In Women and Detective Fiction, we’ve moved on from short fiction to our first long — and great — reading, Gaudy Night. I’ve said plenty here about this novel before, and so far I don’t have anything to add. (That post and the ensuing discussion, by the way, stand out for me as one of my favorite and also one of my most valuable blogging experiences.) I can’t really tell yet how this group of students is responding to the novel, as we only just got going on it. As usual, there were signs of some unease over the class issues, but I thought there was a bit less resistance to Harriet’s judgmental habits than on other occasions, and at least one student took her side against Mrs. Bendick — or, rather, agreed that Mrs. Bendick’s farm career was a waste of her very different education. For me it’s quite interesting reading Sayers right after Christie and Nancy Drew, neither of which really offers much of literary or thematic substance…or character development, for that matter. Plenty of interesting things arise from reading the other two, but Sayers is just so much more interesting. Assuming I teach this seminar again in the future (yes, I’m reconsidering book lists again already!) I may rethink my choices. At a minimum, I think I should do a full-length Christie novel rather than short stories. The problem is that I really don’t want to read all the Miss Marple novels in order to pick which one. Would anyone like to suggest a couple of options that highlight women’s roles in some way (besides Miss Marple herself as a woman detective)?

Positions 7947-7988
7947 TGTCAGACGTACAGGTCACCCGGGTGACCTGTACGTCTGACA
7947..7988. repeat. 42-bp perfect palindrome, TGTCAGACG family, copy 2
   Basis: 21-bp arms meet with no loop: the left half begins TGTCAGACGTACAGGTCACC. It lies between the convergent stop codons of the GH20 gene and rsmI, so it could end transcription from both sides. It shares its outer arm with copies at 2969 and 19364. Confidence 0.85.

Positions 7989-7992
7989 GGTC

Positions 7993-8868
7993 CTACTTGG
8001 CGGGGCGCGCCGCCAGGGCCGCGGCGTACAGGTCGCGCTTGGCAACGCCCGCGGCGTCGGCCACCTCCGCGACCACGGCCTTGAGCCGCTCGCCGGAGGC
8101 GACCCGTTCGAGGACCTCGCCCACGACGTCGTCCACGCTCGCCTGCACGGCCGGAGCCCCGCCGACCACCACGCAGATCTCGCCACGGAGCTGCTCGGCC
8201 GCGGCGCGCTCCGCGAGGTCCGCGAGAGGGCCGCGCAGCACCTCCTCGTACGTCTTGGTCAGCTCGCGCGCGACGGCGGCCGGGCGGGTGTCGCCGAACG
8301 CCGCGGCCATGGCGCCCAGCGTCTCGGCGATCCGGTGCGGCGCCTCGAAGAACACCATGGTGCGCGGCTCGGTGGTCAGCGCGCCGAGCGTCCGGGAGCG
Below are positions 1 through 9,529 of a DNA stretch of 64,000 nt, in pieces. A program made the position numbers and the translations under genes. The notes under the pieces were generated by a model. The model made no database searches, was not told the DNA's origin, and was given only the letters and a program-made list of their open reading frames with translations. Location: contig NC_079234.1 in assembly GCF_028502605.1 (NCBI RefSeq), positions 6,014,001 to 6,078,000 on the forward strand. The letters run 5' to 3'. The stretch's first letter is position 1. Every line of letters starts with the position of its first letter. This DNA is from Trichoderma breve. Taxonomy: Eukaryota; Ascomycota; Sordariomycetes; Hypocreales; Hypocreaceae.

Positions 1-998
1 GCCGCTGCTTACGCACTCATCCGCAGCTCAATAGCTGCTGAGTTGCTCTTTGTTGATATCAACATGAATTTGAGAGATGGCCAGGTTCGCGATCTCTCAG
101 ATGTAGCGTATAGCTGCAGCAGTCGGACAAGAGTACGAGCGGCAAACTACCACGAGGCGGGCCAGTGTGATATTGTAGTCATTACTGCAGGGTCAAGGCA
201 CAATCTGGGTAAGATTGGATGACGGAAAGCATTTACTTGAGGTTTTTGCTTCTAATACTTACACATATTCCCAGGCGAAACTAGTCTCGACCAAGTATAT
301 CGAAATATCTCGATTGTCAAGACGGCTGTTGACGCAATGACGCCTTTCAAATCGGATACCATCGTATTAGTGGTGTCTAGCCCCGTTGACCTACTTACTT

I too have difficulties with short stories. I finish them thinking I’ve missed something
I am very resistant to short stories until I actually sit down and read them and then I can’t believe that I haven’t given them more time. I also use them as a way of developing students’ critical vocabulary in their first semester and have found this a very effective teaching strategy.
That’s exactly it about the resistance. Also, they can require a more pure concentration than I can sometimes give to things I’m reading for non-work purposes. I recently bought Jhumpa Lahiri’s Interpret of Maladies collection, and I do hope to make my way through that. Perhaps I should join Danielle in doing Short Story Sundays.
I would think many of the Miss Marples would do – they frequently feature the same gender types (the ingenue, the fast blonde, the mannish domineering middle-aged woman, the dithering spinster, etc etc). Perhaps The Moving Finger, which plays a bit on gendered assumptions about the author of some poison pen letters?
Sounds promising – thank you!
I liked A Murder is Announced. All the significant characters are stereotyped women.
Another book to consider because it has a female main character is The Smiler in the Knife. Not a true detection & more a thriller, but does reveal the strengths & weaknesses women could use or suffer in the 1930s.
Excellent: thank you! I will store these ideas away for summer reading and try not to spend this term choosing books for the next time.